scare out of
scare out of (someone or something)
1. To cause someone or some animal to leave some place or thing by frightening them or it. A noun or pronoun can be used between "scare" and "out." I got a long stick to try to scare the raccoon out of the air duct. They began sending threatening anonymous letters in an effort to scare the man out of town.
2. To use fear or intimidation to cause or influence someone to avoid or stop doing something. A noun or pronoun is used between "scare" and "out." My mother keeps trying to scare me out of traveling to Europe with all these horror stories she heard through the grapevine. The mob is trying to scare him out of testifying in court.
3. To cause someone to divulge or part with something by threatening them, especially with physical violence. A noun or pronoun is used between "scare" and "out." If you think you're going to scare a confession out of me, you've got another think coming. The gangsters abducted the businessman with the intention of scaring the money out of him.
4. To give someone a very serious shock or fright. A noun or pronoun is used between "scare" and "out," typically some curse, vulgarity, or some word or phrase meaning "life" or "wits." Don't sneak up on me like that! You scared the hell out of me! Thank goodness that car swerved out of the way in time. That really scared the living daylights out of me!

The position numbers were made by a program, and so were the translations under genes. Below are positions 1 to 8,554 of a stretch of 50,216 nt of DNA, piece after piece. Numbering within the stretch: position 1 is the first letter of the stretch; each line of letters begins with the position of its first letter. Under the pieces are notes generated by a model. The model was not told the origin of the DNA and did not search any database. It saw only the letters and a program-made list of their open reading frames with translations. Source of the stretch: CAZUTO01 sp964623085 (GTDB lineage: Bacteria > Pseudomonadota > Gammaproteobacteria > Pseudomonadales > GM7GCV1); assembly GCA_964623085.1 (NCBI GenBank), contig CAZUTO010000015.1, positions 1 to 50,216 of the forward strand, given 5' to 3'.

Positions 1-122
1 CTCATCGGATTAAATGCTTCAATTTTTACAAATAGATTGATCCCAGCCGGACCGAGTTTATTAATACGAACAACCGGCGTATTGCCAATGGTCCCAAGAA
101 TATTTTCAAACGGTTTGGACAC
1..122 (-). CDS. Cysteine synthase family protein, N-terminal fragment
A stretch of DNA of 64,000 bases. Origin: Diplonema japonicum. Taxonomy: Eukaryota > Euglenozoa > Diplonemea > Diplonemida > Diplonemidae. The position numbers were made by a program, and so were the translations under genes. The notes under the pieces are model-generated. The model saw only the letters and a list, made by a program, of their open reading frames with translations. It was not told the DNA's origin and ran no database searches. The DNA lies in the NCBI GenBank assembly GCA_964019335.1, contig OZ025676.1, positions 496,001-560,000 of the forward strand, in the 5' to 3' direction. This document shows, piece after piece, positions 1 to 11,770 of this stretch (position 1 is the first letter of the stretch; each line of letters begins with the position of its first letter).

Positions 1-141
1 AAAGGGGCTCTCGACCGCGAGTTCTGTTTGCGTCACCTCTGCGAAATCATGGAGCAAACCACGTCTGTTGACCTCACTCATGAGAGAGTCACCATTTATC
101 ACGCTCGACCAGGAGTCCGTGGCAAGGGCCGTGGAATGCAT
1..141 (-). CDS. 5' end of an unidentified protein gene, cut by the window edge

Farlex Dictionary of Idioms. © 2015 Farlex, Inc, all rights reserved.
scare (someone or an animal) out of somethingand scare (someone or an animal) out
to frighten someone or an animal out of something or some place. The old man tried to scare the kids out of his orchard by shouting at them. Karen scared out the intruder.
scare someone out of something
to startle someone; to frighten someone into losing something, such as a year's worth of growth, ten years of life, etc. You nearly scared me out of my skin! The bad news scared Roger out of ten years' growth.
scare something out of someone
to frighten someone very badly. (The something can be the living daylights, the wits, the hell, the shit, etc. Use discretion with shit.) Gee, you scared the living daylights out of me! The police tried to scare the truth out of her. The door blew shut and scared the hell out of me.
McGraw-Hill Dictionary of American Idioms and Phrasal Verbs. © 2002 by The McGraw-Hill Companies, Inc.